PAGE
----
Lithium-ion batteries (LIBs) are widely used in various portable electronics, electric tools, and electric vehicles due to their high energy density, long cycle life, and environmental friendly [1, 2]. Nevertheless, the conventional graphite anode of LIBs with a specific capacity of 372 mAh g-1 can hardly meet the rapidly increasing demand of high energy density. Great efforts have been made to develop promising anode materials with high capacity, such as transition metal oxides [3, 4], alloys [5, 6], metal oxides/sulfates [7-9], and phosphorous [10-12]. Among various metal oxides, SnO2 has attracted a lot of attention due to its relatively high theoretical capacity (790 mAh g-1, which is twice than the currently used graphite), low average working potential (~0.6 V vs. Li+/Li), natural abundance and low price [13-16]. Unfortunately, its practical application as anode material in LIBs is seriously limited by the poor cycle stability resulting from the severe volume change (>300 vol%) during the charge/discharge process. Meanwhile, SnO2 also suffers from low electrical conductivity, resulting in poor rate capability. To improve the electrochemical performances of SnO2, several strategies have been proposed to overcome these issues. One of the effective way is to fabricate nanostructured SnO2, such as SnO2 quantum dots (QDs) [17], SnO2 hollow spheres [18], or SnO2 nanowires [19], which could restrain the structure changes during lithium alloying and shorten the ion diffusion lengths [20]. The other way is to combine SnO2 with various carbon materials possessing high conductivity such as carbon nanotubes, carbon fiber or graphene [21-26]. The conductive carbon can not only improve the overall electrical conductivity of the composites but also act as a buffer to slow down the structure collapse of the electrode.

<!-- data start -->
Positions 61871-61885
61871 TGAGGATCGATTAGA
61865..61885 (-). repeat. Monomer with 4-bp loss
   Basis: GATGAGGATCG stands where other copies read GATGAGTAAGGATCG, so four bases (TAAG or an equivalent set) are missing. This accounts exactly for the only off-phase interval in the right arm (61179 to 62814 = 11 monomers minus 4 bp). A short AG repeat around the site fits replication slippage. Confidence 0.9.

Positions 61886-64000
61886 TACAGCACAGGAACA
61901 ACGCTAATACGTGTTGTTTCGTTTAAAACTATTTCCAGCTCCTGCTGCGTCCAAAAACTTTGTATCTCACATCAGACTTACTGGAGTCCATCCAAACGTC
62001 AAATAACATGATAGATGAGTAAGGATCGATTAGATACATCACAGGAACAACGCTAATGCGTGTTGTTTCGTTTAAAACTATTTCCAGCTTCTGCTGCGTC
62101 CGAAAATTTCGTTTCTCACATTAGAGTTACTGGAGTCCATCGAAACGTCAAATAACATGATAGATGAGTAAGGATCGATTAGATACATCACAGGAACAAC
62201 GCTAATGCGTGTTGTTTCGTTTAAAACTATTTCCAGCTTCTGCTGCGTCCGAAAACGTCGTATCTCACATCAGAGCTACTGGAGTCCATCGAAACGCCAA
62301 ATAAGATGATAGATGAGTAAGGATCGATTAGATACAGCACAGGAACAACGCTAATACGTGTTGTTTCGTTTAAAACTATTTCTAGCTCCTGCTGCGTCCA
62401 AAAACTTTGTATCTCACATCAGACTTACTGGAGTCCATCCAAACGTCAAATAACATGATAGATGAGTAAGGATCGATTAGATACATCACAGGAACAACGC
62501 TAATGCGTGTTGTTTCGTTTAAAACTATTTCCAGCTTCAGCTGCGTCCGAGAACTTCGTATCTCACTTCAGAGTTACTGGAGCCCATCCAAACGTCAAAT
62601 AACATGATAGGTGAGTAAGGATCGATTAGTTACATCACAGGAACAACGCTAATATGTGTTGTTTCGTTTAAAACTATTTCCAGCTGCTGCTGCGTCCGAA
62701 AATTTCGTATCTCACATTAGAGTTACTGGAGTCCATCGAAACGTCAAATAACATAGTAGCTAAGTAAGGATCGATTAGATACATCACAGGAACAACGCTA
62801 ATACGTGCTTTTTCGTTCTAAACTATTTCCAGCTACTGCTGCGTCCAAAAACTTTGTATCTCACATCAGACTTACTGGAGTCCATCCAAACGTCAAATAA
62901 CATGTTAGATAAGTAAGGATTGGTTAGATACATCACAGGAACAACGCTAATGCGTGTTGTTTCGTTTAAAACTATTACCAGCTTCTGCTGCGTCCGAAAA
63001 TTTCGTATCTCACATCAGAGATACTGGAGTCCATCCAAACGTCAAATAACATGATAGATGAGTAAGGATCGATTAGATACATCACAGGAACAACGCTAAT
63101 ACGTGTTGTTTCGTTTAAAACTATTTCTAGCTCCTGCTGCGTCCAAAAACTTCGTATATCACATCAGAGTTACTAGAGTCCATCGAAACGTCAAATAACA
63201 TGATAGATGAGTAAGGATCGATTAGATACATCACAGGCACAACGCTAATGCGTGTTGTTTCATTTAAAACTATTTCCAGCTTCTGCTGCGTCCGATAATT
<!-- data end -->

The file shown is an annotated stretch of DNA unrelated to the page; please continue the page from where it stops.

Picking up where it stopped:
MXenes are a newly emerging family of 2D materials with a general formula of Mn+1XnTx, where M represents early transition metal (M = Ti, Sr, V, Cr, Ta, Nb, Zr, Mo, and Hf), X is carbon and/or nitrogen, and T stands for the surface termination groups (–OH, –F, =O) [27-31]. Due to their excellent electrical conductivity, tailorable surface chemistries, and mechanical properties, MXenes have recently attracted great interests in energy storage devices such as LIBs, sodium-ion batteries, and supercapacitors [32-35]. Particularly, as one of the most widely studied MXenes, Ti3C2Tx is a potential anode material for LIBs, which can deliver excellent cycle stability and superior rate performances. However, the theoretical reversible capacity of Ti3C2Tx is only 320 mAh g-1 [36]. On the other hand, MXene can also be used as a substrate to fabricate hybrids with other active materials, including metal oxides, which have higher theoretical capacity but poor conductivity and are prone to large volume change during charge/discharge. In the hybrids, MXene can improve the conductivity and buffer the volume changes of the metal oxide, while the metal oxide provides high capacity. Thus, the MXene/metal oxide hybrid could achieve high capacity, stable cycle and good rate performance [37-41]. For example, Ti3C2Tx/Fe2O3 nanocomposite was prepared by confining Fe2O3 nanoparticles into Ti3C2Tx nanosheets through ball-milling method, which showed reversible capacities of ∼203 mAh g-1 at 1 C and 100 mAh g-1 at 10 C [37]. MXene/NiCo2O4 composite with a capacity reaching up to 1330 mAh g-1 was synthesized by spray coating method [38]. Some recent works indicate that MXene is also a good substrate to improve the lithium storage performance of SnO2. The hybrids of SnO2 with MXene prepared by wet hydrothermal approach has shown a high capacity of 1021 mAh g-1 and improved cycle stability [40]. However, a few reports indicate that MXene is unavoidable to be oxidized to titanium dioxide (TiO2) as a by-product during these processes, thereby, influencing the electrochemical performance of the composites. Recently, our group proposed a general route to self-assemble transition metal oxide nanostructures on Ti3C2Tx MXene nanosheets through van der Waals interaction. The proposed method allowed fabrication of hybrids without getting MXene to be oxidized and achieved enhanced cycle and rate performance [15].